New technologies such as onboard safety systems, telematics, and hybrid power systems are expected to be at the forefront of development for another two decades. In addition, there is pressure to increase vehicle fuel efficiency due to CAFE requirements. He said these two factors are driving advancements in both technology and vehicle construction methods and materials.


How much should a shop invest? Ronak said it depends on a shop’s individual circumstance.

Some considerations include:


Aluminum repair equipment ($75,000 to $150,000)
New measuring/fixture equipment ($15,000 to $20,000)
Hybrid technology ($15,000 to $35,000)
New welding equipment requirements ($15,000)
OEM certification training ($2,500 to $12,500/tech/year)
Certification documentation fees ($2,500+/year)
Carbon fiber repair (?)


Ronak created a three-part spreadsheet for shops to enter their data in terms of labor. Although individual results will vary, he said it was devised to help shops identify, quantify and track what they are currently spending and perform the calculations.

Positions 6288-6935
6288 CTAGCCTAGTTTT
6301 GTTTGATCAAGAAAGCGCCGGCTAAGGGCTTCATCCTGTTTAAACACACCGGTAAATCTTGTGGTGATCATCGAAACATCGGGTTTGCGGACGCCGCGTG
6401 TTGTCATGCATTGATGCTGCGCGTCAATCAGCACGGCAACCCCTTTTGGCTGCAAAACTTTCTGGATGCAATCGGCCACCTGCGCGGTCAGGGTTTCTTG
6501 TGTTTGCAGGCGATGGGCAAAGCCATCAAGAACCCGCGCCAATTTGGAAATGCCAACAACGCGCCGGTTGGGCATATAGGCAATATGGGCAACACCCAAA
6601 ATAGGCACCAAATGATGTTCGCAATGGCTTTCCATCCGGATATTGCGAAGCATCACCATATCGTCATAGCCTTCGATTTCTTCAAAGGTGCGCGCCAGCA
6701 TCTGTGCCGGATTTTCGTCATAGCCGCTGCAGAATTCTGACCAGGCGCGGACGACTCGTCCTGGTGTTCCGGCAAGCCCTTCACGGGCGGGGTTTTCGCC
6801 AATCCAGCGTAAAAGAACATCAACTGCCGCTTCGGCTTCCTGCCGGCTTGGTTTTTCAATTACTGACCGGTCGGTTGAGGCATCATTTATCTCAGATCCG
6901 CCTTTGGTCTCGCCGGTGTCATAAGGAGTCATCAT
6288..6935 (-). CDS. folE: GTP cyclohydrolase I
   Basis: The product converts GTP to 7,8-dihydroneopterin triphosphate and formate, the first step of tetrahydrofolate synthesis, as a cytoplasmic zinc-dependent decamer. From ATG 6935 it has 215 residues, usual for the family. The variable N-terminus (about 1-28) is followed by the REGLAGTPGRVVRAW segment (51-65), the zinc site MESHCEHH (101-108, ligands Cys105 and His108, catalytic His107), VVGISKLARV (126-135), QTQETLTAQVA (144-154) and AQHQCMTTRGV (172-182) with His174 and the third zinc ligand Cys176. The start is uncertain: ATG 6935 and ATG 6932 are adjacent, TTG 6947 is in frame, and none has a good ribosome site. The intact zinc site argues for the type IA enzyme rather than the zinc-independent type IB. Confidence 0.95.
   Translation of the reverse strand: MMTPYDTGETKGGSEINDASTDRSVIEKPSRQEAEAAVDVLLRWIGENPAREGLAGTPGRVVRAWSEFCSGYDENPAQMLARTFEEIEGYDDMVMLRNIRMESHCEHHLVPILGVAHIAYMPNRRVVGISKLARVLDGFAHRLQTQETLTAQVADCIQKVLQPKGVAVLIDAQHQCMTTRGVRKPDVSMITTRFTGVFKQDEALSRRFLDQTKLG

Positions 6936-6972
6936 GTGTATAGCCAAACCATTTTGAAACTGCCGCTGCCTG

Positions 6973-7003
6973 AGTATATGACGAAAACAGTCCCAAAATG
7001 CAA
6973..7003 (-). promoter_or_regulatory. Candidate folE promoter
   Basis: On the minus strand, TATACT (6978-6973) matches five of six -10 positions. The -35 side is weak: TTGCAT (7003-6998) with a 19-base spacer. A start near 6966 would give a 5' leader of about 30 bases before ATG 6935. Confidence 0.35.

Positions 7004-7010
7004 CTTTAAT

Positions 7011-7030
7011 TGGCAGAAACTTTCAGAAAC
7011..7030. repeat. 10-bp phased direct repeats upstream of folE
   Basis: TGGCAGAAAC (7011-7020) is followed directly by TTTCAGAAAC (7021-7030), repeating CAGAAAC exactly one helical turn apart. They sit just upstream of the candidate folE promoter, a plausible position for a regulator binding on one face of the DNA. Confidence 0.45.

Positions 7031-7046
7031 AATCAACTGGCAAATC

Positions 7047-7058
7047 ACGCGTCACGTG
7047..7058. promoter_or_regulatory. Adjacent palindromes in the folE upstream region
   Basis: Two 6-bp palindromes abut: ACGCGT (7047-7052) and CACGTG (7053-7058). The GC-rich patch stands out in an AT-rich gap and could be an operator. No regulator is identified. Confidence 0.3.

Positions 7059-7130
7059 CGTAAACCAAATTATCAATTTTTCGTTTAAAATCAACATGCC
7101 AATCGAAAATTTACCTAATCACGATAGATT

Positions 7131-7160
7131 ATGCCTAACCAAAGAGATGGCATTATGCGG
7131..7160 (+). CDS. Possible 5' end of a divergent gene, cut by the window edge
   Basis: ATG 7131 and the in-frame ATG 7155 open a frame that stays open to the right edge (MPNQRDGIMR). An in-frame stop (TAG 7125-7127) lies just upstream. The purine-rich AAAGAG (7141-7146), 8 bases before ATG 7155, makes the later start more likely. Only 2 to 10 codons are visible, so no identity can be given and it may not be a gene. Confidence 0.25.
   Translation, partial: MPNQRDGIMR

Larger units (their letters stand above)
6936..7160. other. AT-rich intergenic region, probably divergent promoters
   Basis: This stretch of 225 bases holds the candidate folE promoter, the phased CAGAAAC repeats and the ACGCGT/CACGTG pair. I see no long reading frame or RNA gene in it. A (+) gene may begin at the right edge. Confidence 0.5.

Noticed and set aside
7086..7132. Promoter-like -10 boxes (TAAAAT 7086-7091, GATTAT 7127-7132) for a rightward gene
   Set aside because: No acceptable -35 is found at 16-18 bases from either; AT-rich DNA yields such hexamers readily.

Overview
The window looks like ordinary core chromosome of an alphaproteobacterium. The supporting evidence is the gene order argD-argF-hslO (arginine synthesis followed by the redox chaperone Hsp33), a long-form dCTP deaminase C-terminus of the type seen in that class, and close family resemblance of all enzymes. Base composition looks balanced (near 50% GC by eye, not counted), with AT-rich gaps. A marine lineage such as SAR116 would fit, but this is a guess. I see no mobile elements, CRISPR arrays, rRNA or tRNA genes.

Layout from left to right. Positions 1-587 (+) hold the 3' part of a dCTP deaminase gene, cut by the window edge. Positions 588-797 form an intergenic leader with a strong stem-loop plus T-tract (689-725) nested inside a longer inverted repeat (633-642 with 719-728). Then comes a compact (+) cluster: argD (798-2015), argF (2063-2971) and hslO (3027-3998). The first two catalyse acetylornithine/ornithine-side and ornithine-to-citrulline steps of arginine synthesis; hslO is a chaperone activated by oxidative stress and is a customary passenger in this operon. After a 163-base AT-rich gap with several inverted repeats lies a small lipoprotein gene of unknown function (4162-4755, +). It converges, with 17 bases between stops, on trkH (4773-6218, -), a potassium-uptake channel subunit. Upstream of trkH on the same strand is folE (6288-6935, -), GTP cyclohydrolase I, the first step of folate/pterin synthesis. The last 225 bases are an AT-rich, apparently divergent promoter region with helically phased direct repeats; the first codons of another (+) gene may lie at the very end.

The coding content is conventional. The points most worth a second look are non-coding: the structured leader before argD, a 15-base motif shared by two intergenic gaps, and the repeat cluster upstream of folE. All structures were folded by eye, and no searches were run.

Training: With training expenses increasing as shops attempt to keep pace with changing and emerging technologies, the idea is to annually track all training-related expenses (including tuition, testing, wages paid while training, travel expenses, etc…). By clearly identifying this aggregated annual training expense, Ronak said it will more accurately determine how much to allocate the following year per unit produced/billed. The key is to spread the expense out over ALL of the potential billable units to get reimbursed for the valid usable life of the investment made to ensure that technicians remain capable of repairing the technology-laden vehicles.


Facility: Ronak mentioned two different strategies. One is expanding the facility, in which he said owners would need to look at additional volume. This is a different return model than taking an existing workstall and reconfiguring it for an alternate specified use (i.e. using it for aluminum repair) and ensuring there is a payback on the expenses for that unique type of work being done.


Equipment: As more complex technology is developed, the cost of new equipment for the industry is rising while during the same period shops are realizing a return that is decreasing due to old technology and tooling being displaced too soon by new technology. Ronak said many shop owners are finding they need to purchase new (updated) equipment every year or two in order to repair vehicles properly per OEM specifications. Ronak said this is a difficult investment option as many scenarios result in equipment becoming obsolete before a real return is captured.